And how to survive the experience.
By Anne Vaccaro Brady
Maybe this is the scenario in your house this summer: Your child heads to college in the fall. Your relationship was never perfect, what parent-teenager one is, but somehow your kid’s turned into someone you hardly recognize. Everything you say is wrong, the sight of you makes him turn in the opposite direction and/or he spends so little time at home you’ve started wondering if he left for college without telling you.
This behavior has been coined “soiling the nest.” And it’s perfectly normal. “A teenager’s job is to become independent,” explains Lisa C. Deluca, LCSW, a therapist in private practice who sends her second child off to college this fall and is experiencing the phenomenon again. “When it’s time to go, there can be very mixed feelings. They want to go, they don’t want to go, they love you, they hate you, they’ll miss you, they hate themselves for missing you, they hate themselves for being scared to go. It’s all very confusing.”
Knowing it’s normal doesn’t always help.“I did understand it was a natural thing,” Elizabeth Larsen acknowledged, discussing the summer before her oldest headed to college, in England from their home in Minnesota. “But I expected him to be nervous in a way that would’ve looked more like a kid who was anxious and nervous.”
Like many soon to be college kids, Larsen’s son didn’t want help from either of his parents about anything, including planning for his first semester, and even started pushing back on simple things like being reminded to walk the dog. “It was hard because I wanted to get along with him and I wanted to spend a lot of time with him and that was really going at cross-purposes with what he needed to do to take on this big challenge,” she said. “So it was an uncomfortable summer. There was a lot more tension in the air. We bickered more than we had.”
Parents need to address their own feelings. Sure, we all know our role is to raise our children so they can launch, but it doesn’t make this point in life any easier. The reality is that our role as a parent is often tied to our sense of value.
“Parents who are afraid of their child growing away from them or whose self-esteem is dependent on their childrearing role might feel crushed, wounded and unappreciated,” says DeLuca. “But it’s not about you. Manage this on your own time so you don’t feel flustered when they are being difficult.”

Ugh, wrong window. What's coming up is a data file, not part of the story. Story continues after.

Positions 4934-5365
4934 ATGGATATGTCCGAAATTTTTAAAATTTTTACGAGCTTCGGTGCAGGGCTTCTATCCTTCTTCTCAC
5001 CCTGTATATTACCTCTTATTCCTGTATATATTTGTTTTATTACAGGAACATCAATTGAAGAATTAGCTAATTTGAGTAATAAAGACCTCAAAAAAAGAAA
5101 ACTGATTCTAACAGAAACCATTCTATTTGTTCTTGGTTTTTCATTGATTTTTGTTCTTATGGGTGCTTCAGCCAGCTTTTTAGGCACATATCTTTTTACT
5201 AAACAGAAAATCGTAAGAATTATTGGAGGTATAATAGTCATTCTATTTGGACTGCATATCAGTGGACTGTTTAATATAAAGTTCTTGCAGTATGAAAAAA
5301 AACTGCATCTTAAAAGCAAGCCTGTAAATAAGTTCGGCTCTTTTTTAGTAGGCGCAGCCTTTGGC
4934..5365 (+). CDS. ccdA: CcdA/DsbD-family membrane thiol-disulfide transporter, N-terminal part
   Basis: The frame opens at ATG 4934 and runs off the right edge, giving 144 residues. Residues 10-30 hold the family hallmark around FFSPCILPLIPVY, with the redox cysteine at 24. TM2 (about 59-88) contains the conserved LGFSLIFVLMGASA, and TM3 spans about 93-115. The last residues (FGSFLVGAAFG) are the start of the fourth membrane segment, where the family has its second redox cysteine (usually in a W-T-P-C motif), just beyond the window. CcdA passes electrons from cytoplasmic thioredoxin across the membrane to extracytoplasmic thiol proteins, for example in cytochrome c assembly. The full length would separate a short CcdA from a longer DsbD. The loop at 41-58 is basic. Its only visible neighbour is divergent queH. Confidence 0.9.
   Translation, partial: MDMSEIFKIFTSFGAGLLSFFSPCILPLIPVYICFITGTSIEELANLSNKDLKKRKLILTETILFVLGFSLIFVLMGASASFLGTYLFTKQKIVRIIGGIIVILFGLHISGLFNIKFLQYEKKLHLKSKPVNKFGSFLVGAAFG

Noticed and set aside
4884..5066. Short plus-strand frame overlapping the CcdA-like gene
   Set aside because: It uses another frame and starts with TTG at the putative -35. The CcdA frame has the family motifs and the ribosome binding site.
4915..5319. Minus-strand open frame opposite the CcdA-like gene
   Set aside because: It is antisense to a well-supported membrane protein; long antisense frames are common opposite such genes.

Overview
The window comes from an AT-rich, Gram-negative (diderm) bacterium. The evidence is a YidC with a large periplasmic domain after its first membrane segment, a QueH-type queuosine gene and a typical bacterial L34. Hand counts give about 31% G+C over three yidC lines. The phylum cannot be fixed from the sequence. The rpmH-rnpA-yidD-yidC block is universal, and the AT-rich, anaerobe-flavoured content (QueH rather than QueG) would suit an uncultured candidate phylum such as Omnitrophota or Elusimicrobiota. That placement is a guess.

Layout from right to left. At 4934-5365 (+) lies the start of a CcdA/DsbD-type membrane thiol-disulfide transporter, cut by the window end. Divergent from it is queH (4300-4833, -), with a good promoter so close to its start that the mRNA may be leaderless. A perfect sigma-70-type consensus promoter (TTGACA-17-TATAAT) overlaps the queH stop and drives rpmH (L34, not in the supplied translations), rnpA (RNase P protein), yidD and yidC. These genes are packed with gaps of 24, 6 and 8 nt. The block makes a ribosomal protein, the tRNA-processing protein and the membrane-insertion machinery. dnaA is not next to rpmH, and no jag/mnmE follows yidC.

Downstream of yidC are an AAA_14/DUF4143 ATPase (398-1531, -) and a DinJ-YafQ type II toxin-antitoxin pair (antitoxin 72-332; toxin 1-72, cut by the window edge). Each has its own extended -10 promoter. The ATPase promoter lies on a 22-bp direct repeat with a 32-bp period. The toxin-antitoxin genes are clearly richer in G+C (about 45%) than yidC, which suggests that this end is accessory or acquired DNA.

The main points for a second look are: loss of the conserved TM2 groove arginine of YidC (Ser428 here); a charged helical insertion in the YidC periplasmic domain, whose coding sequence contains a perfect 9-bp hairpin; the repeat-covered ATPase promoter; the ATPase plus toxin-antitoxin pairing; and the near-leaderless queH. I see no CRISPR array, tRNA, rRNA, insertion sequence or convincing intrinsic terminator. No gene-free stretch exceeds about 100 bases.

The other aspect is facing what this moment means for your family. “I was very aware that this was it for him living for a really serious period of time in our house,” said Larsen. “So that’s why I think it was painful for me. I had wanted to be able to get along a little bit better.” With her son going to college abroad, Larsen also knew that she wouldn’t see her son again until the end of his first semester.
There are ways to make this transition work better. You really do have to put your own feelings aside to make this time bearable. “The worst thing you could do is either run after and try to control the child more as they distance, or reactively distance from them, i.e. punish them with silent treatment or withdrawal from them,” says DeLuca.
For some families, the best tactic is facing the issue head on. Instead of getting caught up in what you appear to be fighting about, DeLuca suggests parents “call attention to the communication: ‘It seems we’re not getting along lately. I wonder if it has anything to do with you leaving soon.’ This way you make the unconscious conscious and invite conversation about the real issues.”
Larsen said that approach wouldn’t have worked with her son. “If I sat him down and said, ‘Hey, you know, it seems like you’re really nervous,’ that wouldn’t have gone well.”
DeLuca’s solution in this case is to joke about it. “If the child insults you, say, ‘Wow, thank God you are leaving so you won’t have to put up with my obnoxious behavior anymore.’ Or ‘Thanks honey, I will really miss you, too.’ Or ‘It sounds like you are really ready to go.’”
Larsen and DeLuca agree that the key is reminding yourself it’s not personal. As DeLuca points out, “It’s developmentally appropriate.” But you will need a thick skin. “Do not allow them to be abusive or disrespectful, but stand still and let them emote.”
Parents have to remember to be respectful, too. DeLuca suggests avoiding arguing in the first place. “If they are complaining, ask, ‘Well, what do you want to do?’ Or ‘What do you want us to do?’ It’s a lesson in their upcoming decision-making. Consider what they are saying and let them have it, if it’s fair. Stop thinking you all have to do things the way you always have. Things are changing.”
Avoid paying attention to parents who somehow aren’t experiencing this phenomenon. Though DeLuca says there isn’t a difference between how boys and girls get ready to launch, Larsen disagreed. “Some moms of daughters were like, ‘We’re just spending every last little moment together.’ Moms of sons, we were sort of over in a corner.” But she was able to laugh with her husband and her friends about their shared experience. “I didn’t handle it as well with my son directly,” she admitted.
“Smooth transitions are helped along by letting them know it’s good to go, you believe in them, you love them, you will be right here if they need you. That’s really the key message,” DeLuca adds.
Remember there’s an end in sight. Generally, this surliness doesn’t last once your child is on their way. “The moment they leave, if you already enjoyed a nice relationship with them, it will be back,” Larsen said. “They just need to get over that hurdle.”
Share your advice on dealing with a teen “soiling the nest” in the comments section below.